- Example 1:
- “Tips & Tricks for Selecting the Best HMO Plans for your Group “
- Example 2:
- “How HMO Insurance Works: A Downloadable Guide for Our Clients”
What Are Some Good Keyword Research Tools?
Here is a list of popular keyword research tools you can use to either start or augment your keyword research data set. Some of these tools have both free and paid options.
- Key Features: 7-day free trial as well as paid options. User friendly and includes yearly keyword trend tracking and keyword suggestions.
- Google Trends:
- Key Features: Free! Includes trending keywords and location specific insights.
- Key Features: Minimal free searches and low-cost monthly plans. Good for finding longer and more specific keyword searches.
- Ahrefs Keyword Explorer:
- Key Features: One of the most accurate volume and keyword suggesting predictors. Low-cost paid plans; also includes backlink research to gauge content effectiveness.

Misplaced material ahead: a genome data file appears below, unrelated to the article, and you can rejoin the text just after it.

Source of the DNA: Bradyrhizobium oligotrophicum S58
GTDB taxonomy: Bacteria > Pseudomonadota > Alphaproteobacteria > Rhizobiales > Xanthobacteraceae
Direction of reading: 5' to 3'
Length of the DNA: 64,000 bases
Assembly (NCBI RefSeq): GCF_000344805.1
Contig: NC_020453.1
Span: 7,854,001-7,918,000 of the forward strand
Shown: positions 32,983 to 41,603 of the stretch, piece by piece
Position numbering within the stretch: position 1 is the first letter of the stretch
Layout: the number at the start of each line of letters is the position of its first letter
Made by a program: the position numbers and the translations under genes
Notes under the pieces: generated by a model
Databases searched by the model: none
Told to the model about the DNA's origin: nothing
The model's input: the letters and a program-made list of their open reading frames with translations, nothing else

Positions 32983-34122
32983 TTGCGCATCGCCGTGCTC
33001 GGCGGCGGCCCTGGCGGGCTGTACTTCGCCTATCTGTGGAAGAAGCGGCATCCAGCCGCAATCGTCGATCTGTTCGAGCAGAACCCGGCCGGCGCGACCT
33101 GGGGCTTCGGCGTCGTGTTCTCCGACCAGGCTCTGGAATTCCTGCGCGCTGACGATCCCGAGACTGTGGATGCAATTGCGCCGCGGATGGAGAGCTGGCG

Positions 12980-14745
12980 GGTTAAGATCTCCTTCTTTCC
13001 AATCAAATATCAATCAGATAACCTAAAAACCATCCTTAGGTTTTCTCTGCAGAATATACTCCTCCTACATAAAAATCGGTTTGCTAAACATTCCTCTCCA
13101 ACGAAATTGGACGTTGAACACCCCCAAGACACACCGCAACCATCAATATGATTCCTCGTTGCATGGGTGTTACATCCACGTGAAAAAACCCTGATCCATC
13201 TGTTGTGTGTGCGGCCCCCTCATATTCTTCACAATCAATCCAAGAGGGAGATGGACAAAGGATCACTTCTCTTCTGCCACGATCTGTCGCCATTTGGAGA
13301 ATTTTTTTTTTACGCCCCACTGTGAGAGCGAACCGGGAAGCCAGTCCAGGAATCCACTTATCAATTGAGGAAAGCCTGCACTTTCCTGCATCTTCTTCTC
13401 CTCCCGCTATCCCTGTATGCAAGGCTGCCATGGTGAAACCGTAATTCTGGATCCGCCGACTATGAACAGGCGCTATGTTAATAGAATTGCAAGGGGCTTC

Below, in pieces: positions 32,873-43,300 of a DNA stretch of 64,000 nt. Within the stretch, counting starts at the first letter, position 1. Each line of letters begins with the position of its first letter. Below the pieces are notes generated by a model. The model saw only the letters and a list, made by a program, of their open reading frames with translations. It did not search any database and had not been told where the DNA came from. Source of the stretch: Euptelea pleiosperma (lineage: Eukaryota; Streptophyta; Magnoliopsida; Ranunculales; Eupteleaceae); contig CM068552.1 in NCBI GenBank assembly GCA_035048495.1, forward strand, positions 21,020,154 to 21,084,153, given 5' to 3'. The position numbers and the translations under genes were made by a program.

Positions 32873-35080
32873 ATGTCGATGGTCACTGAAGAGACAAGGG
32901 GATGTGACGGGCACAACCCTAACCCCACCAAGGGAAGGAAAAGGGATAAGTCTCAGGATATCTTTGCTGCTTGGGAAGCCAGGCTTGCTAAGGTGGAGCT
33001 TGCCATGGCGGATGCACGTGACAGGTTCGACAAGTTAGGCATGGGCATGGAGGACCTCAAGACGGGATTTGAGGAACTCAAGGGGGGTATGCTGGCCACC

- Google Keyword Planner:
- Key Features: Also free! Highly accurate, easy to use, and did I mention it was free? Great tool for insurance brokers and any business website.
By using keyword research data to help direct your content and marketing strategy, you can augment your marketing efforts and find endless topics and concepts in which your target audience is showing interest. This is a useful, data-driven strategy to help eliminate some of the guesswork in determining what your customers care about. You can use the data to do the work for you!
About the Author
Kalup Alexander is Digital Marketing Director for The Word & Brown Companies. He holds a Bachelor of Arts degree in New Media Communications and Marketing from Oregon State University and has been at Word & Brown since 2014.